In this white paper, Kate Armel explains where general purpose estimation tools can help you quickly create and revise estimates, establish repeatable estimation processes, sanity check plans against proven performance, and mitigate known – and hidden - Cloud migration risks.
In this article for Project Manager Today, Larry Putnam, Jr. identifies five traps that the "overachieving" organizations are successfully avoiding, and better strategies that can be used in their place.
In this article for Software Executive Magazine, Larry Putnam, Jr. explains how focusing on scope-based estimates, agile forecasting, and smaller teams will help your development team deliver products on time and according to budget.
Don Beckett outlines four important actions that executives, PMO directors and program leaders can take to improve the predictability and success rate of their software development and enhancement projects.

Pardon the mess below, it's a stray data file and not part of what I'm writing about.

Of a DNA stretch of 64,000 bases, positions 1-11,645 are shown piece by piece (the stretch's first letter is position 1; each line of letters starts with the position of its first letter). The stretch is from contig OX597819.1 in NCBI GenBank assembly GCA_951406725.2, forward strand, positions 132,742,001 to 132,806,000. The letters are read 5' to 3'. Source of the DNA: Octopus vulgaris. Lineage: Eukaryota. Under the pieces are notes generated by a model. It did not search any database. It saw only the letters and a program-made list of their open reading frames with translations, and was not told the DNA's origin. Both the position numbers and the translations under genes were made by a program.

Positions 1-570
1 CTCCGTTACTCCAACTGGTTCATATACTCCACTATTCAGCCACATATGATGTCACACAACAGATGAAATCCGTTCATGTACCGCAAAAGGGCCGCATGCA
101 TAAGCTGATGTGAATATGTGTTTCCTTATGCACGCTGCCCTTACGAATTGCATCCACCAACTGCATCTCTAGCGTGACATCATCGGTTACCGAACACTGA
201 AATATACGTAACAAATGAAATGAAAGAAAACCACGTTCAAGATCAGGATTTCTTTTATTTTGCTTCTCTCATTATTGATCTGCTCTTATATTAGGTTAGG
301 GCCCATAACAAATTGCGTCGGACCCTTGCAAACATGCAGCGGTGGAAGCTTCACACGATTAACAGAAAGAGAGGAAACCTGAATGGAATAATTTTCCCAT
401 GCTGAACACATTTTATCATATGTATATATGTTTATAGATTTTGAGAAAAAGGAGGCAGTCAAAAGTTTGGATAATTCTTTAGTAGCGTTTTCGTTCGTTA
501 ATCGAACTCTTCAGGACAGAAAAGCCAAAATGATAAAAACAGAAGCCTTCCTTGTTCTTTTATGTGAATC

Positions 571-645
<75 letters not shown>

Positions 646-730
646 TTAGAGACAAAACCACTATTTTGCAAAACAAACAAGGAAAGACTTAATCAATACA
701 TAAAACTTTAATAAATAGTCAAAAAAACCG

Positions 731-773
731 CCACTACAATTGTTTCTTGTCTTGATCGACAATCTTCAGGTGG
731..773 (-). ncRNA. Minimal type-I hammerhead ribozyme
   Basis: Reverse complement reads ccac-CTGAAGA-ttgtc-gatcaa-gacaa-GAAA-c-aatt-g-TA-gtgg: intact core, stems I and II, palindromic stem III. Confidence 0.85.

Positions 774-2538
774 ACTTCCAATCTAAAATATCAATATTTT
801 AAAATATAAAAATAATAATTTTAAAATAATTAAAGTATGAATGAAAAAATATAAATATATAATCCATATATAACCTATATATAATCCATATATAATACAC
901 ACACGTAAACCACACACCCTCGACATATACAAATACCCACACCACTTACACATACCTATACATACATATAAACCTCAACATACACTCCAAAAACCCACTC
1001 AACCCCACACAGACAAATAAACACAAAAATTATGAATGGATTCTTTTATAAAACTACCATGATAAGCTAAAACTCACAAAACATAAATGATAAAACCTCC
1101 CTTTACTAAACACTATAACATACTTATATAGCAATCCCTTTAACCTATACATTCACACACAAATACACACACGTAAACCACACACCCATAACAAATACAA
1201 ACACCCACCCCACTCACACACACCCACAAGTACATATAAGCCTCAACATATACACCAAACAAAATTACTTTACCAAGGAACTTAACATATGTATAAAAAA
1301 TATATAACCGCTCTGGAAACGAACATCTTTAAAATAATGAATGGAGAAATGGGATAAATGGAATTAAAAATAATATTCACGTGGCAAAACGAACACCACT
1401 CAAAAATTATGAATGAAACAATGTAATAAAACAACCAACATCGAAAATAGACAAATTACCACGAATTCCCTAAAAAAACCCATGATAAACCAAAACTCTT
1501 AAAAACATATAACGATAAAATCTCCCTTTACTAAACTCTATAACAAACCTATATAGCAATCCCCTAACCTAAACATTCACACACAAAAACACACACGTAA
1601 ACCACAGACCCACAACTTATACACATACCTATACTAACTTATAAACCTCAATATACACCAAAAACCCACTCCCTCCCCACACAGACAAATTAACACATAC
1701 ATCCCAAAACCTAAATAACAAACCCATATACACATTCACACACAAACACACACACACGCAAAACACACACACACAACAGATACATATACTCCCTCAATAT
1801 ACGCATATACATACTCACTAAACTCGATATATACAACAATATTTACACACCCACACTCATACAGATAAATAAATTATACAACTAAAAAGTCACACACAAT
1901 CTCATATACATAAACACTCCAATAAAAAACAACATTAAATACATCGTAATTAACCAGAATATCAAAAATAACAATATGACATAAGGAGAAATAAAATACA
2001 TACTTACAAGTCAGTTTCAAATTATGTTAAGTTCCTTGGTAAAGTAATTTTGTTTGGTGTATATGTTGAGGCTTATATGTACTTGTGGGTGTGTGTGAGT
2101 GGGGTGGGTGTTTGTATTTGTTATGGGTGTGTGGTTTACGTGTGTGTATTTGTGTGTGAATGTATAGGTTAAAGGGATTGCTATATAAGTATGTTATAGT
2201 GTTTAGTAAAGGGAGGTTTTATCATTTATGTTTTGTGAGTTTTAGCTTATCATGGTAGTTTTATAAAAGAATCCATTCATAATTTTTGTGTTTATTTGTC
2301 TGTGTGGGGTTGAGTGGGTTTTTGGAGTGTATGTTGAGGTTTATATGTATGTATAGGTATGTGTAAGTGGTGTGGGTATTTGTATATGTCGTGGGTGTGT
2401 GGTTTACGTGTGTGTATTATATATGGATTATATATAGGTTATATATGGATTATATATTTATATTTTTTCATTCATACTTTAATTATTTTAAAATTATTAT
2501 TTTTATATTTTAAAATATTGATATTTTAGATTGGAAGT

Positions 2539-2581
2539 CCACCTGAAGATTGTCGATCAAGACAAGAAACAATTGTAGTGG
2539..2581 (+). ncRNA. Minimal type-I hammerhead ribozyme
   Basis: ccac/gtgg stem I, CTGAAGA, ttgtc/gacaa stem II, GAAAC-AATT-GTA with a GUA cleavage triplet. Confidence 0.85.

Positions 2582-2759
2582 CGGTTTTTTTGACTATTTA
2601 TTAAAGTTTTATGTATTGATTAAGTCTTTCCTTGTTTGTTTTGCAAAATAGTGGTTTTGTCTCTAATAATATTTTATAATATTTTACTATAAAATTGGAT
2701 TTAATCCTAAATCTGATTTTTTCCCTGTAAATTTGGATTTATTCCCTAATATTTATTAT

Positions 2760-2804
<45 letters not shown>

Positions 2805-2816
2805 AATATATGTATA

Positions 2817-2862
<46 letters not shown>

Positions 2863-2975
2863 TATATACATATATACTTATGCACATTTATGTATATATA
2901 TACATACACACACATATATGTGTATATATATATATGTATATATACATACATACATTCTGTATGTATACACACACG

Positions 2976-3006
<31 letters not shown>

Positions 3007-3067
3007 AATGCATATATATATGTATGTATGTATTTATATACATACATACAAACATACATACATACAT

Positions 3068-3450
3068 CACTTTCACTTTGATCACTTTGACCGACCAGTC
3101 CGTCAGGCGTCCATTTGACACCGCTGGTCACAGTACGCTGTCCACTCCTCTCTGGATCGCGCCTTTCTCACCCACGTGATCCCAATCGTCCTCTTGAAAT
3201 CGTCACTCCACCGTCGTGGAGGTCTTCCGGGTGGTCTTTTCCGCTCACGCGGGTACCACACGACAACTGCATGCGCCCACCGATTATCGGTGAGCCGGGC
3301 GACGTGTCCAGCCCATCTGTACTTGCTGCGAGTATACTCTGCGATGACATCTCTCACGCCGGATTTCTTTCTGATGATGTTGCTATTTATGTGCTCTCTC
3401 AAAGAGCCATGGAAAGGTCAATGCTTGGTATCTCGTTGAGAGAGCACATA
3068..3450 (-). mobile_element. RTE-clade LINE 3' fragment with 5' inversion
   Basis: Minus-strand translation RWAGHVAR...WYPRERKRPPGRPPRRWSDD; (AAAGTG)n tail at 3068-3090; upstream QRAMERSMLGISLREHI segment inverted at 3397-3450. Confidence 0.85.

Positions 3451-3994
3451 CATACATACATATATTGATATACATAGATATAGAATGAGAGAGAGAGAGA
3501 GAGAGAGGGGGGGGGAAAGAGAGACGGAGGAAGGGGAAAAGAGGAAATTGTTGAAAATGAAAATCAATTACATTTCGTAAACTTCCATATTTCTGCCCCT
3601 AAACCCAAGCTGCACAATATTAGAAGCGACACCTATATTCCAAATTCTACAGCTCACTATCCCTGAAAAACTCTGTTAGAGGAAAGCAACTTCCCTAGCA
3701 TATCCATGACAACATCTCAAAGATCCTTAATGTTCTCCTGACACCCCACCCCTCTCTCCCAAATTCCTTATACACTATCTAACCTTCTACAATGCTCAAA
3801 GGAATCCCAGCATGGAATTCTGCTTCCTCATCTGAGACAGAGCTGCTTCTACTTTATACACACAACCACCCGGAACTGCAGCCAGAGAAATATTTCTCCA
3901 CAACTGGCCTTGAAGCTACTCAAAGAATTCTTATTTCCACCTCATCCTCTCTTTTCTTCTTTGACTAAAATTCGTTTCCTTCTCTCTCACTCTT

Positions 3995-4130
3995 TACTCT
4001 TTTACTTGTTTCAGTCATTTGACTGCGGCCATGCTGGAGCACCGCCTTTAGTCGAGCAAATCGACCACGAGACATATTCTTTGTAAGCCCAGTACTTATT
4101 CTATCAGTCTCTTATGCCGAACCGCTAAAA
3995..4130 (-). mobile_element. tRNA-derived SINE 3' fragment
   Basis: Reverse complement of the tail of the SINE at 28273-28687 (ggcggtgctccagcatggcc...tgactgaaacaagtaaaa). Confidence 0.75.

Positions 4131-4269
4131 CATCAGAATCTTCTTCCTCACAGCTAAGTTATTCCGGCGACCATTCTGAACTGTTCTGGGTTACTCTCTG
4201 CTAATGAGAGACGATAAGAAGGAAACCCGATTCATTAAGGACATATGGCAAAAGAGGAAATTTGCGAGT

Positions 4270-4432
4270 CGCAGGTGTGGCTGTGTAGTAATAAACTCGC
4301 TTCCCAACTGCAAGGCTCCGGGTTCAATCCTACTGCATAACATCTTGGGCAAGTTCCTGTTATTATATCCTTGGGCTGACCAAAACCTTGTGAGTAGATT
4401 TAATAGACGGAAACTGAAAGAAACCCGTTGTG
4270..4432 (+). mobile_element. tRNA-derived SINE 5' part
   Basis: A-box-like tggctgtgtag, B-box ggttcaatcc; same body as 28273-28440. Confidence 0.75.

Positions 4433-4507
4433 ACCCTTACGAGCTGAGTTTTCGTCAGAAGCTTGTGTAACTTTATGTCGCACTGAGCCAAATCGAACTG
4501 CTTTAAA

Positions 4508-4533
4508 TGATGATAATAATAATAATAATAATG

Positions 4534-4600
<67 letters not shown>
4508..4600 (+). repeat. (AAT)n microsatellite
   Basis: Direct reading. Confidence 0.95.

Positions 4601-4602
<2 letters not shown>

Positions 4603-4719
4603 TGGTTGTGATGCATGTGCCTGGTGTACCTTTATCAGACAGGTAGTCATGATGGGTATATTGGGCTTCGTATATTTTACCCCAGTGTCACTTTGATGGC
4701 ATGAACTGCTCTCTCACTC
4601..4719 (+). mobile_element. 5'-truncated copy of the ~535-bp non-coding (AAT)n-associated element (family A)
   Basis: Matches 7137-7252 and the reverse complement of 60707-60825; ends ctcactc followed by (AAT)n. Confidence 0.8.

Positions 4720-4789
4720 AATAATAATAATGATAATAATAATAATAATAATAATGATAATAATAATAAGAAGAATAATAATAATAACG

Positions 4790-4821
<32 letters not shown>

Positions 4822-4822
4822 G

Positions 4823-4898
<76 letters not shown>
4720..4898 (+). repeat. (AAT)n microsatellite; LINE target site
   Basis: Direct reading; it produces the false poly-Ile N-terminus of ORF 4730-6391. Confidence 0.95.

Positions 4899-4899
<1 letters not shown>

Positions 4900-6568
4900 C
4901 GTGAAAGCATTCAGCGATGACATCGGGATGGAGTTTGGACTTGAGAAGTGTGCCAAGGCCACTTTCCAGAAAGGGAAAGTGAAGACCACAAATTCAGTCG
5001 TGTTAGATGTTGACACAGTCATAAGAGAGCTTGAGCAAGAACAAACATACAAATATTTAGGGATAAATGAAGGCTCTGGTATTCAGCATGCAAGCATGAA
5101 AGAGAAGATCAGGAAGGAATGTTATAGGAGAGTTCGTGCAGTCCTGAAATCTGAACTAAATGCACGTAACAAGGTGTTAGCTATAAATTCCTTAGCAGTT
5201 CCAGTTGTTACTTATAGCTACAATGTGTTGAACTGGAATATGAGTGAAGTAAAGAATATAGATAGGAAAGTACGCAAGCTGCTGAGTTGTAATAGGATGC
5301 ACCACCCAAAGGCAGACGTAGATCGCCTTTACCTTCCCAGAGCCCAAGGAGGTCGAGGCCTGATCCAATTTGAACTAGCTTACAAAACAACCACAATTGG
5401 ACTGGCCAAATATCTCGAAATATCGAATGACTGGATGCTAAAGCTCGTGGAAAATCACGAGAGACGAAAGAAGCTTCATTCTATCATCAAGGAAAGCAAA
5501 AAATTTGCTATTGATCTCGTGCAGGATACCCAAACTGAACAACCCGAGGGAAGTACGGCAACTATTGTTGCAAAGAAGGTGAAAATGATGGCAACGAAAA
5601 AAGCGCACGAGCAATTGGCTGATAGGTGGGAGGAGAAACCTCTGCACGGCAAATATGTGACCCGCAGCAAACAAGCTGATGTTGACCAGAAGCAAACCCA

Don Beckett identifies five fundamental “laws” of software development that executives (and teams) should follow for software project success.
In this article for GCN, QSM's Joe Madden explains how the five core metrics of software estimation make a powerful tool that can be used at each phase of the software acquisition life cycle to help government IT program managers make more objective, quantitative decisions.
In this article for Contract Management Magazine, QSM's Gene Shuman identifies the key components of an effective staff build-up plan.
In this article for Software Magazine, Doug Putnam and Taylor Putnam-Majarian demonstrate how top-down parametric estimation can be leveraged by organizations to manage capacity and demand effectively.
In a recent article for Government Computer News, QSM's Larry Putnam, Jr. leverages data from from the QSM Database to identify best practices for successful government projects.
In a recent article for Projects at Work, QSM's Don Beckett identifies seven principles, based on comprehensive studies, that leaders must support and uphold to help create an environment in which projects can succeed. Ignoring them practically guarantees failure.